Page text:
Joseph Cornell’s Bébé Marie
Easy to see she was well-fed.
I want to reach in and touch the full cheeks.
Probably a tomboy with those cut bangs
and raised eyebrows.
Easy to see from the expensive dress
found at an estate sale,
a collectible perhaps. Surprising—
as he liked to go cheap: five and dime stores,
thrift shops and items in refuse cans.
Not your ordinary Tiny Tears or perky Chatty Cathy,
more French porcelain and bisque,
more toddler than baby.
Not held much, not cuddled, not coddled,
not tossed by mice and wind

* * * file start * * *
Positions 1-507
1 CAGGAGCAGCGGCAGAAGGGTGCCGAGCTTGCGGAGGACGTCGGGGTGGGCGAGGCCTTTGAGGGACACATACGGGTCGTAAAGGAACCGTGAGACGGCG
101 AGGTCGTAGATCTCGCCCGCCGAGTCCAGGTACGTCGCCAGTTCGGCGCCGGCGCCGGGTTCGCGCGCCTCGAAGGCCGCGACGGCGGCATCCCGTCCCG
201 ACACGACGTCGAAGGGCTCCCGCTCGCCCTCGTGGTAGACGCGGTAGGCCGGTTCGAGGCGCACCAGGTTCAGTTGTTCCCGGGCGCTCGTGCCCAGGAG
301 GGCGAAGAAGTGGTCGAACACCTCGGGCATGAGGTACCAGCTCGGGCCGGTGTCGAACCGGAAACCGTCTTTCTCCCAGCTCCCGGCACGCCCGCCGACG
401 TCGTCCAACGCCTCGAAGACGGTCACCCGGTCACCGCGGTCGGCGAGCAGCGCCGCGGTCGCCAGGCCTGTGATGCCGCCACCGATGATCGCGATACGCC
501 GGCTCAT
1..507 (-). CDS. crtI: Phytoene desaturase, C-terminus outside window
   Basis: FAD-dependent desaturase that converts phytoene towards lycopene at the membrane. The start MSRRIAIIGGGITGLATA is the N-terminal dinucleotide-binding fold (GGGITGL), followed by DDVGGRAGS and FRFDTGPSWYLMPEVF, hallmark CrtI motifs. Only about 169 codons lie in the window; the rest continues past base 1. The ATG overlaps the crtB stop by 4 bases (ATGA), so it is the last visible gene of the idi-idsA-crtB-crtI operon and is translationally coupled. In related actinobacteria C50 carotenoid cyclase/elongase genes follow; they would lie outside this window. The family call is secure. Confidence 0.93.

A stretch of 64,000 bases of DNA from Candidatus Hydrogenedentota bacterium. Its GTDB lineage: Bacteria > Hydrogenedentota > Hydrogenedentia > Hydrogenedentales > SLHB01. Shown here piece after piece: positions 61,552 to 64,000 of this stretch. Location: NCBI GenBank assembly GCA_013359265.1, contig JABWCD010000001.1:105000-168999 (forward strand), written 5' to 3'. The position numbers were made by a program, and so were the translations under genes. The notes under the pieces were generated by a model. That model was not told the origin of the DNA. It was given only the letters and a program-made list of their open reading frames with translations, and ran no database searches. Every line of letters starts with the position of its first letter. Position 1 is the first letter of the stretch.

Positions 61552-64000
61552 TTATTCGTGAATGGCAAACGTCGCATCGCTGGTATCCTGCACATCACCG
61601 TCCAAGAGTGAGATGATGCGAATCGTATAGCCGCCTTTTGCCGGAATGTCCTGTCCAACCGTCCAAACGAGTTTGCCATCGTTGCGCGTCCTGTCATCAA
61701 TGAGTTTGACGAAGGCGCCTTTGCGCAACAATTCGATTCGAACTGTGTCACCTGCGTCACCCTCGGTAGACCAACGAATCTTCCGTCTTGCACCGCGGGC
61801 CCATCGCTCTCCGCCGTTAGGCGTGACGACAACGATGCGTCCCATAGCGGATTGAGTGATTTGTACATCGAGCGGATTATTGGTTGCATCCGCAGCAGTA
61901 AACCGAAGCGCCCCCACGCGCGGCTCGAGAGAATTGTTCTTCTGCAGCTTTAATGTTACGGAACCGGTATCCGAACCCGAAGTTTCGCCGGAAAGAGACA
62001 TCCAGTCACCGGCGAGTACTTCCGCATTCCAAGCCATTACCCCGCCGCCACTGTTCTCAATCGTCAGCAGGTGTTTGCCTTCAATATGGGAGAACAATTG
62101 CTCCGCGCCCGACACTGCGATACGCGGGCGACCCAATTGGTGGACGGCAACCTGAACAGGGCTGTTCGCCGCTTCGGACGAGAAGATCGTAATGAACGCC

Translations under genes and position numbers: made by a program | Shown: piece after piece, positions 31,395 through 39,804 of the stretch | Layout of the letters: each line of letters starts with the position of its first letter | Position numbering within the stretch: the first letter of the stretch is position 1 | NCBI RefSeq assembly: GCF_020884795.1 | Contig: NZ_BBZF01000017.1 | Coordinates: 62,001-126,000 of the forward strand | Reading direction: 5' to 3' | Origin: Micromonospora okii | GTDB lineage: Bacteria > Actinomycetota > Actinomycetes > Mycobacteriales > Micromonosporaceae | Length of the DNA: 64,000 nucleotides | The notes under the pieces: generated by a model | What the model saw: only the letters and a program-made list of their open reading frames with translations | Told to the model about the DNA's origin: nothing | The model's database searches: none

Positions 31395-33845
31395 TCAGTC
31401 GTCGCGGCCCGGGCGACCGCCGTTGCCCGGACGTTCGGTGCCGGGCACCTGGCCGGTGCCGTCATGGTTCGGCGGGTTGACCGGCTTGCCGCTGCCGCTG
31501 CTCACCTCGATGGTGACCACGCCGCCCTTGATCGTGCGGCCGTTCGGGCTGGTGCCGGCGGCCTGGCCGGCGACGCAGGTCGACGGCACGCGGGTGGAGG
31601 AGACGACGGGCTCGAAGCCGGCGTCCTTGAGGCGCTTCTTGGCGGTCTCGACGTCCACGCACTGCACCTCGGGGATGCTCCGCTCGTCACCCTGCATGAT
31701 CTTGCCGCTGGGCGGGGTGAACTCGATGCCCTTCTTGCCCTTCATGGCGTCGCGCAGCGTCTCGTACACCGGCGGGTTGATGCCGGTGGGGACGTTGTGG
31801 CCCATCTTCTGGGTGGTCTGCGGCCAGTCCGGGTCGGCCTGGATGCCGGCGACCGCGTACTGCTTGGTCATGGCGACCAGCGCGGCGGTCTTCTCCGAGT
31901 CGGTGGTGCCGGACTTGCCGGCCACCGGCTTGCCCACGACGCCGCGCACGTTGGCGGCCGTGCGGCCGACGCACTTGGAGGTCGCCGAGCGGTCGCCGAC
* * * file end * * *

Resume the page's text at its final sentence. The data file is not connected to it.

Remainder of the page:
to suffer dismemberment—she survived
intact, plaid taffeta still bright.
These legs seem right for running,
a brief escape through late summer.
From the road
she sees him, the quiet, outdoor type.
Playmate come out and play with me.
But all he does is fend off crows,
stand silent on his stick.
In the scent of molding hay, she reverses
steps, still close enough to grab
the trellis to her room.
See her enshrined behind glass,
hiding behind a wicker fence
field flowers in her hair?